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Volume 2 Issue 7 | August 2007



Original Forum Editorial

Month in Review: Bangladesh
Month in Review: International
Exit strategies: Some lessons from history- - Rehman Sobhan
What should have been in the budget-- K. Siddique-e-Rabbani
Tough politics but loose economics-- Nizam Ahmad
The effects of corruption -- Saifuddin Ahmed
Time to declare war on hunger-- Zahin Hasan
Where Deshantori ends, Phiriye Ano Bangladesh begins -- Mridul Chowdhury
A cloud of silence in Bangla Town-- Naeem Mohaiemen
Photo Feature
Epaar Opaar-- Udayan Chattopadhyay
The third pillar -- S. Amer Ahmed
Let's get political--Asif Saleh
Through Big Brother's eyes-- Tazreena Sajjad
Alternate universes: fairy tale, sci-fi or reality?-- Rashida Ahmad
Column: It's no joke


Forum Home


The third pillar

S. Amer Ahmed considers what steps we can take to ease the lot of the migrants who are so crucial to the economy

With the World Bank recently describing migration as the third pillar of globalisation, alongside trade and capital flows, it is no surprise that policy discussions on migration and its impacts are gaining importance in Bangladesh. From a few thousand in the 1970s, the number of Bangladeshi migrants has exploded to a gross figure of more than three million by 2002, with about $23.7 billion being sent back in remittances over that period (Kibria, 2004).

As of 2006, expatriate workers' remittance flows were four times greater than Official Development Assistance (ODA) and eight times more than Foreign Direct Investment (FDI). The importance of the migrant workers and their role in the development of Bangladesh is not lost on policy-makers, with increased attention being paid to other temporary migration mechanisms such as those offered through the Temporary Movement of Natural Persons (TMNP) of the WTO's General Agreement of Trade in Services (GATS). An understanding of the challenges to, and the potential gains from, increased temporary migration is thus imperative for Bangladeshi policy makers.

The GATS identifies four specific ways that services can be traded. One of these modes, Mode 4, is the TMNP. The GATS describes TMNP as the supply of a service "by a service supplier of one Member, through presence of natural persons of a Member in the territory of any other Member (GATS, 2007)." A liberalisation of TMNP would thus allow for greater movements of workers from one member country to another, for temporary employment, such as through a guest-worker program geared towards highly skilled workers.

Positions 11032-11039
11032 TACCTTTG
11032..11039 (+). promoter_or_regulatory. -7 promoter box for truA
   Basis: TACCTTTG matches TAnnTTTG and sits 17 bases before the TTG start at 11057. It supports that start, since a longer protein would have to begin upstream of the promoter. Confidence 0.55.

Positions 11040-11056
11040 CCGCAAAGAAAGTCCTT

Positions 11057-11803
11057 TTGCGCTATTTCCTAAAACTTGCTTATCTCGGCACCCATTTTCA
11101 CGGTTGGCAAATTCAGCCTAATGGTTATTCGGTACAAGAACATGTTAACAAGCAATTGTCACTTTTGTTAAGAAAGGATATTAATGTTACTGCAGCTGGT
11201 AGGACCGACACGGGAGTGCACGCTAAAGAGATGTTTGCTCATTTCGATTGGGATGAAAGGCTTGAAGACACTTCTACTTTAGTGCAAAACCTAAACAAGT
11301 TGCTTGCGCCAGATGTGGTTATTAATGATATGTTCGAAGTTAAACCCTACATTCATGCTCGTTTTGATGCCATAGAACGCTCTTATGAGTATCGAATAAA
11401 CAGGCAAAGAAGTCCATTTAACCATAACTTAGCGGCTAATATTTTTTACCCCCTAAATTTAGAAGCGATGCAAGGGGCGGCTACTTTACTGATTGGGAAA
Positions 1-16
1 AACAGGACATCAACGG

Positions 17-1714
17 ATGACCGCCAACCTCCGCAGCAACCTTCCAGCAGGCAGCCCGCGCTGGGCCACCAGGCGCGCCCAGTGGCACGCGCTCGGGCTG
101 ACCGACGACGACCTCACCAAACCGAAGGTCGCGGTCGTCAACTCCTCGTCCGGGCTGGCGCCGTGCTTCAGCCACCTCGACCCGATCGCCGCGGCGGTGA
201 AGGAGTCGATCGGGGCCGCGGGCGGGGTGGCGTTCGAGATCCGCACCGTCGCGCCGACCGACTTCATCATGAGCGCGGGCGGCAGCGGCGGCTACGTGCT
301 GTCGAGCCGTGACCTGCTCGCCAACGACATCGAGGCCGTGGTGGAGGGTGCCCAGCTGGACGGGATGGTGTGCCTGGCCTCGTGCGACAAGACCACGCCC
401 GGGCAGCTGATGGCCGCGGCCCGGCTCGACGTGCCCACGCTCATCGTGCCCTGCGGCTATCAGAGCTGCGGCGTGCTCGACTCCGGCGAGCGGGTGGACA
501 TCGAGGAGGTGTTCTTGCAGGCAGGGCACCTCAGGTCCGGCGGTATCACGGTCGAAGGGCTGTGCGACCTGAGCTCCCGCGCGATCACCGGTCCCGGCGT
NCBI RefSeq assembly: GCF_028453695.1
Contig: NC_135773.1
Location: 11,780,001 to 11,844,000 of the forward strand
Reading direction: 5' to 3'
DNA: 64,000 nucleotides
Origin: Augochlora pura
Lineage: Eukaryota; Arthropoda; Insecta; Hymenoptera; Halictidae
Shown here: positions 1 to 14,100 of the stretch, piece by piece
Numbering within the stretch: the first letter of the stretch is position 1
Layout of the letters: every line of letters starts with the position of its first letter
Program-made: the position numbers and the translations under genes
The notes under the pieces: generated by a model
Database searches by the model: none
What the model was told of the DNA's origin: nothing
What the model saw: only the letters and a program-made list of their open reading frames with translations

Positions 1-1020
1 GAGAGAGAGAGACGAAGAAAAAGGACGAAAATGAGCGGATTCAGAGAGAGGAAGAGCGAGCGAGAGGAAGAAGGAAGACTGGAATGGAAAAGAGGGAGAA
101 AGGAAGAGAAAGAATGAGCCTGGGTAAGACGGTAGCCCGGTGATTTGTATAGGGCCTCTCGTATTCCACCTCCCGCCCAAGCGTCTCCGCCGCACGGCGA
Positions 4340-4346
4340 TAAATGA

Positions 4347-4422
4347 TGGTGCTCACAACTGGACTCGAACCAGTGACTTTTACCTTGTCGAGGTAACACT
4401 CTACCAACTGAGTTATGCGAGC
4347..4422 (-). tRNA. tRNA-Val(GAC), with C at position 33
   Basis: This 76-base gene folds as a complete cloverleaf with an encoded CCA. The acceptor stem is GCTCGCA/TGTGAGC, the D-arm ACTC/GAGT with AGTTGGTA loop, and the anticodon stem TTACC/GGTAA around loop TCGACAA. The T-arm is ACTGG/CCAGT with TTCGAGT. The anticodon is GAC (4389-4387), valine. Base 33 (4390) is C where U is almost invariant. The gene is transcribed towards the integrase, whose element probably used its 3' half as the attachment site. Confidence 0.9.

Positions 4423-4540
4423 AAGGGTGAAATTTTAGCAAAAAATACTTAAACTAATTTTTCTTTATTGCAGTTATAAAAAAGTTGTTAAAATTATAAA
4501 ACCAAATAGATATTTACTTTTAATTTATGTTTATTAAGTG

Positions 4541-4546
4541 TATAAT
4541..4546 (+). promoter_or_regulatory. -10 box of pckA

Due to the politically sensitive nature of any migration policy, Mode 4 temporary migration has often been given lower priority in services trade discussions and, thus, has relatively limited commitments and scheduled concessions (Winters et al, 2003). However, given the declining labour forces and aging populations of developed countries, there is a growing global demand for workers (van der Mensbrugghe, 2006). Given this increasing demand and the decreasing financial and social costs of labour mobility, increased temporary migration has aroused the interest of policy makers in the North as a viable alternative to permanent migration.

During the Uruguay Round of trade negotiations when the GATS was signed, many Least Developed Countries (LDCs), including Bangladesh, were unfamiliar with the intricacies of the international trade in services. Also, GATS negotiations are often framed in a manner that highlights the differences between the North and the South, leading to defensive posturing by both sides (Grynberg, 2002). The result was an agreement that focuses on other forms of services trade such as increased cross-border supply, and commercial presence abroad -- neither of which are areas where developing countries traditionally have an advantage. Specific agreements on TMNP at the WTO have so far only dealt with highly skilled personnel, such as skilled self-employed workers or intra-corporate transferees who move within the framework of agents such as large multinational companies.

The commitments have, thus, offered little to Bangladesh and other LDCs since their relative advantage lies in the services offered by low and medium-skilled workers. As the agreements currently stand, skilled workers like computer engineers and IT personnel have greater opportunities for temporary employment in the US, UK, or other major skilled labour "importers." However, for less skilled workers -- the majority of the developing world's labour force -- the TMNP channels into the labour markets of those countries are closed. These limitations are even more unfortunate given that, in the context of the developing world, increased temporary migration of low and medium-skilled workers can have much larger effects on poverty reduction and sustainable development that are greater than the immediate economic gains to the world arising from greater TMNP.